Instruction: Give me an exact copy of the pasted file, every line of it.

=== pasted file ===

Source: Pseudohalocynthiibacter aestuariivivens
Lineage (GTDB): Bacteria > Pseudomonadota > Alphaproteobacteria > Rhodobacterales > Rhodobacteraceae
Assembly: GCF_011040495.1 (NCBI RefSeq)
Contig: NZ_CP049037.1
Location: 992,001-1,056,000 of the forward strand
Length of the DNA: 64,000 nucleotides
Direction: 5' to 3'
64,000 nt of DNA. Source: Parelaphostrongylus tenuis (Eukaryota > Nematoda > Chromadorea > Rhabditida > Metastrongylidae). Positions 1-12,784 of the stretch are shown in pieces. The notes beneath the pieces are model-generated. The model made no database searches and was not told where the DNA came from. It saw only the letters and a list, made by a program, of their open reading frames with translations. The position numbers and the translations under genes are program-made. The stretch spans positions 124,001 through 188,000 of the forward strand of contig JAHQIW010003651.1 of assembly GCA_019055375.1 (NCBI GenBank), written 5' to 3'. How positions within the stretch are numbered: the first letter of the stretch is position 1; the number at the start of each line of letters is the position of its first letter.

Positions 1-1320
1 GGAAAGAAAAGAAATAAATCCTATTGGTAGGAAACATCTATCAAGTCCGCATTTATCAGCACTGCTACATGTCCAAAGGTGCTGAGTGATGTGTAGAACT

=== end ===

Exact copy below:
Source: Pseudohalocynthiibacter aestuariivivens
Lineage (GTDB): Bacteria > Pseudomonadota > Alphaproteobacteria > Rhodobacterales > Rhodobacteraceae
Assembly: GCF_011040495.1 (NCBI RefSeq)
Contig: NZ_CP049037.1
Location: 992,001-1,056,000 of the forward strand
Length of the DNA: 64,000 nucleotides
Direction: 5' to 3'
64,000 nt of DNA. Source: Parelaphostrongylus tenuis (Eukaryota > Nematoda > Chromadorea > Rhabditida > Metastrongylidae). Positions 1-12,784 of the stretch are shown in pieces. The notes beneath the pieces are model-generated. The model made no database searches and was not told where the DNA came from. It saw only the letters and a list, made by a program, of their open reading frames with translations. The position numbers and the translations under genes are program-made. The stretch spans positions 124,001 through 188,000 of the forward strand of contig JAHQIW010003651.1 of assembly GCA_019055375.1 (NCBI GenBank), written 5' to 3'. How positions within the stretch are numbered: the first letter of the stretch is position 1; the number at the start of each line of letters is the position of its first letter.

Positions 1-1320
1 GGAAAGAAAAGAAATAAATCCTATTGGTAGGAAACATCTATCAAGTCCGCATTTATCAGCACTGCTACATGTCCAAAGGTGCTGAGTGATGTGTAGAACT